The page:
Monday, June 12, 2006

Stinky Feet

Conor has stinky feet. He’s a sweater like my side of the family. And as a result of sweat and the cheap-ish shoes we buy him from Target, the child’s feet regularly have a strong musty odor. I can smell them even when he’s sitting in my lap.

Sadly, that does not stop me at all from nibbling on said stinky feet. When he’s particularly ripe I remember some quote I read of a French woman basically comparing strong cheese to zee feet of angels. Feet of angels, feet of son, what's the difference? So yes, I confess that I am a stinky foot nibbler (and also that I like really strong cheese).

To mix food metaphors, we tell Conor that his toes are sausages. (He gets his sweaty feet from me, but he gets his monkey like long toes from his father; Conor's toes do look like tiny sausages) And when we’re hungry we threaten to eat his toes. There are usually some exaggerating biting motions made and he usually squeals with delight as we get closer to his toes.

Nonetheless, my son’s feet stink.

And I love it. Sometimes I will even just sniff his shoes. ("Anita is a.....Nut!")

Yeah. On that note, let me change the subject to the garden. I’m having the most fun I’ve had in the garden in years. Why, you ask. Let me tell you. I have much less in the way of food produce (more flowers and herbs) and much, much more in the way of mulch on the non-planted sites. It’s so much easier to handle this year. And it’s pretty!

On Sunday, we harvested our first pole beans which are forming a teepee shaped canopy in the middle of the garden. They were so tender and sweet, Dave and I fought over the last beans despite the fact that there should have been enough beans for 4 people instead of two. I finally pulled up the radishes I’ve been let idle in the soil and found one super huge radish bigger than my hand. A RADISH, not a beet! I will get the picture up this week. I also pulled up the dead and dying English peas which I love but seem like a lot of work for very little outcome. I may have missed one harvest before they died, but then I would have had only 4 small servings of peas instead of 3. The input of work to output of food ratio is not compelling.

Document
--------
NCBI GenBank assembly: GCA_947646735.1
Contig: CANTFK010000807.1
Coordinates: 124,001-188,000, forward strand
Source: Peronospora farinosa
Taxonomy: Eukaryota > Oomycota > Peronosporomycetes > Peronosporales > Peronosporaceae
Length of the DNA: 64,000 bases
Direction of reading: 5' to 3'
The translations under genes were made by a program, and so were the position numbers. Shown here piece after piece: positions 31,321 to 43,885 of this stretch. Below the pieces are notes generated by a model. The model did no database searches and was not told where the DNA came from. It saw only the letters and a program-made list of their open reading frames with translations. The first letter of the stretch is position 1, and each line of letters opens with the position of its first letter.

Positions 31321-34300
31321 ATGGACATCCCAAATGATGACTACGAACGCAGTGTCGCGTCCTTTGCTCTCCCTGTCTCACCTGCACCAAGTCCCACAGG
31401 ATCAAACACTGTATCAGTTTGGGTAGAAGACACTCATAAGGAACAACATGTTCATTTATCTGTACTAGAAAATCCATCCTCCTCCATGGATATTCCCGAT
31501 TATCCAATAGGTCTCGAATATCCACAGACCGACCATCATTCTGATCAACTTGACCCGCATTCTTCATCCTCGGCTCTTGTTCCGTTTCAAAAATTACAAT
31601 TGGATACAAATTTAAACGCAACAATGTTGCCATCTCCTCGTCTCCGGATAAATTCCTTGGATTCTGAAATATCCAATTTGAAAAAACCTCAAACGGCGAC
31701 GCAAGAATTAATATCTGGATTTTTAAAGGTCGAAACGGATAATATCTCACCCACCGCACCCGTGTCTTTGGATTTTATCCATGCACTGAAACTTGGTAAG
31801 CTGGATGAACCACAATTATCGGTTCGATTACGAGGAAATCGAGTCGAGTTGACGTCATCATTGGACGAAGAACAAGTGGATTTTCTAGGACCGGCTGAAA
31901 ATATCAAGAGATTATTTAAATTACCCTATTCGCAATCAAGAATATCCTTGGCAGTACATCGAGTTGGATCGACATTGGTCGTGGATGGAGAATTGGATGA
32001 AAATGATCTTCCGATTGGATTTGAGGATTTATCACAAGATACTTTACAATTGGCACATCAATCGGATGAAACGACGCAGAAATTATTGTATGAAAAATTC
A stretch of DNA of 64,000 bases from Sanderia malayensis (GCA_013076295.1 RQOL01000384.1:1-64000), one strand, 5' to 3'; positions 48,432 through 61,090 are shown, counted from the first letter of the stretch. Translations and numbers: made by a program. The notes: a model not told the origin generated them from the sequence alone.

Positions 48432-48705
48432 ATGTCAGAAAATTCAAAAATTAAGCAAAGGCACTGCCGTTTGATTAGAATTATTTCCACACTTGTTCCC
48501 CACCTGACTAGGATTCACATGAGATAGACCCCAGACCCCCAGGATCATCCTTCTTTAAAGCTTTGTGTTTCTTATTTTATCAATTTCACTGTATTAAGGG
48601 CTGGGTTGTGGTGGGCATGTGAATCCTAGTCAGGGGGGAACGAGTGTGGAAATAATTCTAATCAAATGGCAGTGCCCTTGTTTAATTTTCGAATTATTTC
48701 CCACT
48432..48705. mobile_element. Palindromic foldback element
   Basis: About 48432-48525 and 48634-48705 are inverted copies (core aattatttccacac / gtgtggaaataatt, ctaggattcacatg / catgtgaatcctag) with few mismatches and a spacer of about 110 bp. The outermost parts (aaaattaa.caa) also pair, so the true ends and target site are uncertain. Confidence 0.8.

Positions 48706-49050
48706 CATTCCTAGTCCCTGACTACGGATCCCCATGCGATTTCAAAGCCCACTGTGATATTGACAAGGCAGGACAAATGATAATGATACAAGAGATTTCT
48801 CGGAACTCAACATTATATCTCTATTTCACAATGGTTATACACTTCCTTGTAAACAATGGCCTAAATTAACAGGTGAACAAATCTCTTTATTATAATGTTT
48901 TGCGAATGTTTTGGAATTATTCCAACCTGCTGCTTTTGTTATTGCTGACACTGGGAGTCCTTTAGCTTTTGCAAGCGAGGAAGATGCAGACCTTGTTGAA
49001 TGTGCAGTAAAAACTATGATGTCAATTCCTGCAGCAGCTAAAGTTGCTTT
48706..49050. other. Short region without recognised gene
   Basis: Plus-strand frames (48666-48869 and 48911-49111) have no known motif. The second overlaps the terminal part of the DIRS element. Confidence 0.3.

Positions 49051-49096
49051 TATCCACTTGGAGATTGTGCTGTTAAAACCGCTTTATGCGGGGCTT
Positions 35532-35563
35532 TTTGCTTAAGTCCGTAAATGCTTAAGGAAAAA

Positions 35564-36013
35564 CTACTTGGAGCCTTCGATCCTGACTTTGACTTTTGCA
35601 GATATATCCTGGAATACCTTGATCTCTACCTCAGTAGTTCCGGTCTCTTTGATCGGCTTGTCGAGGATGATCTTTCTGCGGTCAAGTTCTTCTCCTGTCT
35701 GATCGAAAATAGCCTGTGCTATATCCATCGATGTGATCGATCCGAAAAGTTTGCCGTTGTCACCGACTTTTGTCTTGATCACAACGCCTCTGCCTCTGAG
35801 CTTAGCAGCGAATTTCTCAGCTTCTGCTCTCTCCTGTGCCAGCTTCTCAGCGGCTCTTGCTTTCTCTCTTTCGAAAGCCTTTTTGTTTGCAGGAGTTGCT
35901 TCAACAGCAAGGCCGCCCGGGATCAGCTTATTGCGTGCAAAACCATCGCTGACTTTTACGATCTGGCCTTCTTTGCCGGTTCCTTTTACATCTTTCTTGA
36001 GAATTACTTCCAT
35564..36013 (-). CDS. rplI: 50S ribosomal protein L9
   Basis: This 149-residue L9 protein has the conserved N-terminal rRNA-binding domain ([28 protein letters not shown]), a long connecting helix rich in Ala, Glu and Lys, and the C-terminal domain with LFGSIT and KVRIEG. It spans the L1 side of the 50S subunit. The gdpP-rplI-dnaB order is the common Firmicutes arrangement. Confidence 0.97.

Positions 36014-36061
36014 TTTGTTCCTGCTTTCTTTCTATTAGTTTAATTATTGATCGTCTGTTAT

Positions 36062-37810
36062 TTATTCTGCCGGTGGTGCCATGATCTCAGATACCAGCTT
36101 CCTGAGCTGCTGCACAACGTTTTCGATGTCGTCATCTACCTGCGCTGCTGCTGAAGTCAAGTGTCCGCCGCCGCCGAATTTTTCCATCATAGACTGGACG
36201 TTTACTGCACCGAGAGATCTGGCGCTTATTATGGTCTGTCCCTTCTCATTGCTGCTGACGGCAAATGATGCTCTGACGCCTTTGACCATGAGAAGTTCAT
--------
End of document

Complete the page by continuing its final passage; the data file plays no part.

We also had our first tomato this week. Homegrown tomatoes have this amazing warm deep red taste. And the plants have such a musty smell. I used to hate that smell when I was growing up. It’s definitely not a pleasant smell. But now when I brush by them and release their mustiness, I think of heat and red and fresh ripe tomatoes.

I do not, however, think of my son’s feet.


Jennifer said...

Dude, you're a nut.

Although I have to say, I did once see a blood relative of my firstborn make an adoring comment about the baby's wet (okay, damp) cloth diaper, and press it to her face. (The relative's own face, not the baby's.)

So you may be a nut, but you're not alone.

Carroll said...

Ohhhh, how I yearn for a fresh ripe home-grown East Coast tomato! They just are not the same out here on the left coast, no matter how we pamper the plants.

And, Conor's feet? Just wait until he's a teenager, Anita -- oh yeah!

grumpygirl said...

you can live with stinky feet... or... you can get that crystal rock deodorant, the kind crunchy people use (though i am not crunchy, and i use it). it's all natural mineral salts, and on the container says it can be used for feet.

Piratewench said...

Gee, my dog's feet stinks like a human's...right between her toes.